How to Build a Defensible, Two-Sided Marketplace

A thriving two-sided marketplace is one of the better businesses to run. Operational costs are relatively low (especially when compared with traditional eCommerce), the marketplace itself is highly scalable, and the network effect of a large marketplace inherently discourages competition. The real challenge for entrepreneurs, however, is striking a balance between supply and demand, particularly during the initial stages of the marketplace’s growth. Fundamentally, this is a chicken-egg problem – limited demand discourages quality suppliers, while a lack of quality suppliers impedes demand generation.

Building a defensible two-sided marketplace, thus, means striking a balance between finding enough buyers to keep sellers interested, and attracting just the right type of suppliers to give your marketplace some legitimacy.

balancing sunset

Balancing Demand and Supply

Building up supply is arguably more difficult than generating demand in the initial stages of a marketplace’s growth (the situation gets reversed once the marketplace matures). This is particularly true for broad, mature markets (say, taxis) served by traditional marketplaces. The only way to attract quality suppliers in the initial stages is to ensure that your value proposition is strong enough to offset the opportunity cost of investing time and energy into your marketplace. It is not unusual for founders to kickstart the supply in the initial stages themselves. Uber founders Travis Kalanick, Garrett Camp and Oscar Salazar, for instance, were the first three ‘drivers’ who tested out demand for the service. Similarly, Reddit founders created the initial ‘seed’ content for the company by posing as fake users.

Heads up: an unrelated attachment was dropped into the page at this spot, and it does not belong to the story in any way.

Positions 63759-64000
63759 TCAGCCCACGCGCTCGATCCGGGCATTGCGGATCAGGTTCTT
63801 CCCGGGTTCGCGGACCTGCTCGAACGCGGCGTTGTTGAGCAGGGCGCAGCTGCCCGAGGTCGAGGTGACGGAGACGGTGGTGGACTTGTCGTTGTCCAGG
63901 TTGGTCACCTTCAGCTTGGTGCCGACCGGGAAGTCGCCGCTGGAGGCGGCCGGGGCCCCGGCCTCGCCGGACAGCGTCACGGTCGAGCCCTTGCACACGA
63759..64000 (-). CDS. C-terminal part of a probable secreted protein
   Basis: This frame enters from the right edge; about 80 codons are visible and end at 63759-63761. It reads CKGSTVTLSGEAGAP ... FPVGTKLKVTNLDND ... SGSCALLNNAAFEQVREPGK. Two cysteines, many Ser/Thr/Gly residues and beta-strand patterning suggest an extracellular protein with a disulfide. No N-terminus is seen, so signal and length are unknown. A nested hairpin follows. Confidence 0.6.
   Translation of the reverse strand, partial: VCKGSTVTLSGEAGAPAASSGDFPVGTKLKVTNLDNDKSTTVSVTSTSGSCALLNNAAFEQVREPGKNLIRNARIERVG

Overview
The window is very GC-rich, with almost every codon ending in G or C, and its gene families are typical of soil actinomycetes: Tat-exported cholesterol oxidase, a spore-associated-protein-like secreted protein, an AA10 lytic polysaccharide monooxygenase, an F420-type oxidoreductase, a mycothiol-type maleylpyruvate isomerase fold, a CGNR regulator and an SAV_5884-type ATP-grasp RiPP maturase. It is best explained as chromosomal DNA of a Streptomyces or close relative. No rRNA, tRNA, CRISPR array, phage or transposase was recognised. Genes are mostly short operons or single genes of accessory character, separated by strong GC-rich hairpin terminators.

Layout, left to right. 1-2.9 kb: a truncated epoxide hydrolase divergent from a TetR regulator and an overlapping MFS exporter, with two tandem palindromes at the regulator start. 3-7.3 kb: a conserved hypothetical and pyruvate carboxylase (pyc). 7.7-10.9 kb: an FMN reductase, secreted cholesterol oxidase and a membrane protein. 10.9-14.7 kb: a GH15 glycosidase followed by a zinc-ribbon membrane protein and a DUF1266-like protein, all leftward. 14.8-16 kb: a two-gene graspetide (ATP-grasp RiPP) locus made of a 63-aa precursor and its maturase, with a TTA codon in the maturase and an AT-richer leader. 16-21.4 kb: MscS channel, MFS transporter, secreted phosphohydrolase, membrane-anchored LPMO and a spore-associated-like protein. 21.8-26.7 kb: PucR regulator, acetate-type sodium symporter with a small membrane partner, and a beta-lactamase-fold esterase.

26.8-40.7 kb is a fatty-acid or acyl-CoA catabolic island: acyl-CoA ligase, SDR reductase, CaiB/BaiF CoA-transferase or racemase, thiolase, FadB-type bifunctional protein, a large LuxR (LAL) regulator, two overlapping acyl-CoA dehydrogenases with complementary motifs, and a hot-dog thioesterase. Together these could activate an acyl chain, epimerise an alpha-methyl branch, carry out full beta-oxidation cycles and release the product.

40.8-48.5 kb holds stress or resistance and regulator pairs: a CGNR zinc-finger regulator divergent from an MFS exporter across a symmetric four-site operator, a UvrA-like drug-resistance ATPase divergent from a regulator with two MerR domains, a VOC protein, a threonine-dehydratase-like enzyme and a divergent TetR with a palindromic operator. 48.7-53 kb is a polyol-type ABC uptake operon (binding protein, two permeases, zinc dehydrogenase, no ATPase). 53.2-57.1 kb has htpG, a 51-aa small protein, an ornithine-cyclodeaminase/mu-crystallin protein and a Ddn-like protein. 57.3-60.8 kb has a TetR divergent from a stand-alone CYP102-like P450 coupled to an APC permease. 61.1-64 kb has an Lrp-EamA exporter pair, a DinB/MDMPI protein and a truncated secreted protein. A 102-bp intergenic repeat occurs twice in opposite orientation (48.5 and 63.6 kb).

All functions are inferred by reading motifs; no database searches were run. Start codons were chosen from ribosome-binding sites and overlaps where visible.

Demand generation is comparatively easier (emphasis on comparatively) in the short term with a cache of early, quality suppliers in place, but it is by no means trivial and only gets harder at scale. The initial demand is crucial to keep suppliers invested in the marketplace long enough for the network effect to kick in, but ultimately the  challenge is to generate enough demand in the long term to ensure happy suppliers. This is best done with some sort of key differentiators, whether it be brand loyalty or a proprietary technology.

Below, we’ll take a look at some actionable strategies and differentiators a marketplace can adopt in its initial and growth stages:

1. Have a niche focus: Marketplaces like Etsy have been phenomenally successful by focusing on a niche market (handmade products) underserved by existing marketplaces.

2. Offer a new take on an existing model: Lyft and Uber have been successful by offering both drivers and passengers a new take on an existing model. For both these marketplaces, the opportunity costs for drivers is offset by the flexible work hours and increased demand for their capacity. Passengers, meanwhile, are attracted primarily by the convenience and lower costs as compared to traditional cabs.

3. Tackle one market at a time: Uber launched in San Francisco before expanding to other regions. Founder Travis Kalanick already had a strong social network within San Francisco, which provided initial demand. It also didn’t hurt that a number of tech publications and bloggers are located in San Francisco, which summarily helped generate word of mouth (and pent-up demand) for Uber before the company expanded to other markets.

4. Offer a better solution to underserved customers: Airbnb found its initial buyers and suppliers in the vacation rentals classifieds of Craigslist. They were clever in their approach in doing so, as well, since Craigslist didn’t offer an API. Airbnb’s service was both more convenient and safer for both sides of the marketplace that had traditionally been underserved by existing services.

Defensible marketplace outdoor

Building a Defensible Marketplace

Although two-sided marketplaces are highly defensible due to their very nature, they are, by no means impenetrable. This is particularly true today due to the low costs of building marketplaces and attracting audiences. To this effect, some strategies startups can adopt to retain their market position are:

1. Leverage technology: Technology can be a significant factor in creating a defensible marketplace, especially when it cannot be easily replicated without sufficient data. Uber’s vast collection of data, for instance, gives it a significant competitive advantage over new-entrants, who cannot compete with its superior matching algorithm sans data.